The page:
18 States, 8 Months, Millions of Dollars

Candidates Narrow Focus to 18 States (washingtonpost.com)

The election-night mapmakers created an indelible image of political America in 2000: red states for Republicans, blue states for Democrats, and a handful of states, crowned by disputed Florida, that remained competitive until the very end. Campaign 2004 begins where 2000 left off.

Strategists for President Bush and Democratic Sen. John F. Kerry (Mass.) already have conceded a majority of the states to one another, with the election likely to turn on battles in fewer than 18 states.
The lucky eighteen?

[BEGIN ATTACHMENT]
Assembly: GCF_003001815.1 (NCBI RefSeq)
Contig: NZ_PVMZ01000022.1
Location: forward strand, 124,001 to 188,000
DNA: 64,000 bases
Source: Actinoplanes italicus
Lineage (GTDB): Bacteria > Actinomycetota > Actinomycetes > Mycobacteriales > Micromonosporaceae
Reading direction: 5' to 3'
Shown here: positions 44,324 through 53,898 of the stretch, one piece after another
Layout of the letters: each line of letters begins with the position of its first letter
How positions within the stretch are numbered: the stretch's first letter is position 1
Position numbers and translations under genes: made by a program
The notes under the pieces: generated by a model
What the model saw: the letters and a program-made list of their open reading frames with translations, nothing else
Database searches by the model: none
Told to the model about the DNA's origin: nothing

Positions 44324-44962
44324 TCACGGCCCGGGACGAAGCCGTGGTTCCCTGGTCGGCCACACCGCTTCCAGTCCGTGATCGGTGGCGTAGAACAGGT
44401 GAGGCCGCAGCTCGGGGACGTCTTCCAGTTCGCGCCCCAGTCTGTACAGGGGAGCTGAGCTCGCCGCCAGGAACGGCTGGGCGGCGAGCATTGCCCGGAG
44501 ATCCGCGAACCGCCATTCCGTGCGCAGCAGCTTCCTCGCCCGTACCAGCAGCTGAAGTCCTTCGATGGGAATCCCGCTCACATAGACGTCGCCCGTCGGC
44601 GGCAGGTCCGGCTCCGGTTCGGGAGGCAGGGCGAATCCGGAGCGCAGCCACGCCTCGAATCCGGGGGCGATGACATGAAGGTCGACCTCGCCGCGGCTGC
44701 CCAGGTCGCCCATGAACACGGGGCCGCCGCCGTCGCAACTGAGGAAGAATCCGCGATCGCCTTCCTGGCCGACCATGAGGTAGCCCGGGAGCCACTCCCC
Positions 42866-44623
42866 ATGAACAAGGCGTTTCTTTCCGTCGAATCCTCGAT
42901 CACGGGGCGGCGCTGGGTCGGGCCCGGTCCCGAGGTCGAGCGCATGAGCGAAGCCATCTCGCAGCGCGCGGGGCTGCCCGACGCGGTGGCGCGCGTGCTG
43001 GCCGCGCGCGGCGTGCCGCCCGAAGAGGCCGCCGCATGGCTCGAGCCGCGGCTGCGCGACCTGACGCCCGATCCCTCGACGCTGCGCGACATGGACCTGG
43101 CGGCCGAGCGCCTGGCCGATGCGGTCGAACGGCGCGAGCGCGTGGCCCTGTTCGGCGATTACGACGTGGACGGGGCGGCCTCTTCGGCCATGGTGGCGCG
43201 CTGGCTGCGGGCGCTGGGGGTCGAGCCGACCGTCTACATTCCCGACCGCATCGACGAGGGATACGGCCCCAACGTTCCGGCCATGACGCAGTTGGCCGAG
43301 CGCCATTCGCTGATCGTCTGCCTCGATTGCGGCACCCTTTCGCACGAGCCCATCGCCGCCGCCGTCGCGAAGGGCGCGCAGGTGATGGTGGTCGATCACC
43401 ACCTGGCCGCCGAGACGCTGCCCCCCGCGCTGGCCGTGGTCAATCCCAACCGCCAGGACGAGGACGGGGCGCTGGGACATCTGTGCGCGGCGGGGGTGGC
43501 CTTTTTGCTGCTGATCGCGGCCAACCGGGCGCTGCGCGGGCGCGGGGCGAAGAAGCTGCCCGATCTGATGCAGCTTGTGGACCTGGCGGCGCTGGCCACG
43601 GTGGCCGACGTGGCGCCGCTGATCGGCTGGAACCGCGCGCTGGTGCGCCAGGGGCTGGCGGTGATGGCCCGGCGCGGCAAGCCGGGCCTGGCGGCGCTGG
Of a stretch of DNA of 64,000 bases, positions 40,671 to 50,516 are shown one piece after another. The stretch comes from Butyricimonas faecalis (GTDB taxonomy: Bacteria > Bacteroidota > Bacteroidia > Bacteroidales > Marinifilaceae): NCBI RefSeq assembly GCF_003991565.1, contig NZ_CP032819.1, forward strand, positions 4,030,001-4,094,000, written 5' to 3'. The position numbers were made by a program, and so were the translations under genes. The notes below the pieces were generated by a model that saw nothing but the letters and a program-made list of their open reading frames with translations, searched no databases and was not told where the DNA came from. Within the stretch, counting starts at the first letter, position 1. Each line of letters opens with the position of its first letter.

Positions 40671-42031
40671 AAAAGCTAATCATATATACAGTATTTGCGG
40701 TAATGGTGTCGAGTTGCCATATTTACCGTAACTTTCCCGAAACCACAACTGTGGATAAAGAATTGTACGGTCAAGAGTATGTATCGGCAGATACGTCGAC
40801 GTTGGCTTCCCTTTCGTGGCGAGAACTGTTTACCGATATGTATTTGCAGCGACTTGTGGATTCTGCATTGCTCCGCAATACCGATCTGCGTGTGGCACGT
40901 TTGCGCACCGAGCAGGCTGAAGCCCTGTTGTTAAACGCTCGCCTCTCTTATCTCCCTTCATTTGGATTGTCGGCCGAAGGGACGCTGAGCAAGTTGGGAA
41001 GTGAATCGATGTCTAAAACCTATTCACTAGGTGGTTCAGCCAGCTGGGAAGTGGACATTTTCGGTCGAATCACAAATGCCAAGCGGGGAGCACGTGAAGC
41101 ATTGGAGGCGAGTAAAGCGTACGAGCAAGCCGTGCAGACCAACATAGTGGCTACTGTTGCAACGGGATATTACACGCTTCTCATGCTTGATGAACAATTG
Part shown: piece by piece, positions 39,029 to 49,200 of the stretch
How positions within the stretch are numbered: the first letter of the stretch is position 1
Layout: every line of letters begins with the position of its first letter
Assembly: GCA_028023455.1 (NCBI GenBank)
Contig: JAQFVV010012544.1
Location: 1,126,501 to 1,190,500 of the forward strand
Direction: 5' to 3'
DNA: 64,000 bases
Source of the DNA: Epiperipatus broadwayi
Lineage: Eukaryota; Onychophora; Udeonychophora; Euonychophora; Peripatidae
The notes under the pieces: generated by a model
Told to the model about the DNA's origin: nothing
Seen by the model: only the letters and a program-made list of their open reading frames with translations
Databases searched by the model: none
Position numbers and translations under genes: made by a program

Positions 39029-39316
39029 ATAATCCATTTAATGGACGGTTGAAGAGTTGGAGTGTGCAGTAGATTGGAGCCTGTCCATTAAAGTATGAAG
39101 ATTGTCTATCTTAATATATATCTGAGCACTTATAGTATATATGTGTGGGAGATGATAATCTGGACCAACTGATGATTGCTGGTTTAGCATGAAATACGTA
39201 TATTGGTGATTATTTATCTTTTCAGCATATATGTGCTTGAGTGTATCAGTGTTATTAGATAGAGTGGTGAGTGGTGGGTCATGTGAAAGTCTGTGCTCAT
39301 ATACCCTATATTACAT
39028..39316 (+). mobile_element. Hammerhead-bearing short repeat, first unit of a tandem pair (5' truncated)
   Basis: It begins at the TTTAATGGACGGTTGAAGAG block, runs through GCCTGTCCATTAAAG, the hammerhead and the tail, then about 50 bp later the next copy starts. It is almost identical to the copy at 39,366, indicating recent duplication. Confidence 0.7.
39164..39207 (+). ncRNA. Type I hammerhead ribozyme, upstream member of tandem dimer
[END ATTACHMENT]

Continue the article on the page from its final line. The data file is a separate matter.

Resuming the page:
Missouri, Ohio, Pennsylvania, Nevada, West Virginia, Minnesota, Michigan, Florida, Arkansas, North Carolina, Arizona, New Mexico, Oregon, Maine, New Hampshire, Louisiana, Iowa, and Wisconsin.

With the recent Democratic victories statewide, Lousiana is crowding out Tennessee, which is considered hardcore Bush now that Gore is not in the picture.
In 18 states, the winner's margin was 6 percentage points or less, and at the start of the 2004 general election, at least 17 are seen as competitive battlegrounds, as the campaigns' initial advertising strategists suggest. The one exception is Tennessee, which cost Al Gore the presidency when it went for Bush. Without Gore on the ballot this year, the Republicans rate the favorite there.
But I would like to point out that we have just elected a Democratic governor in Tennessee. Don't count us out yet...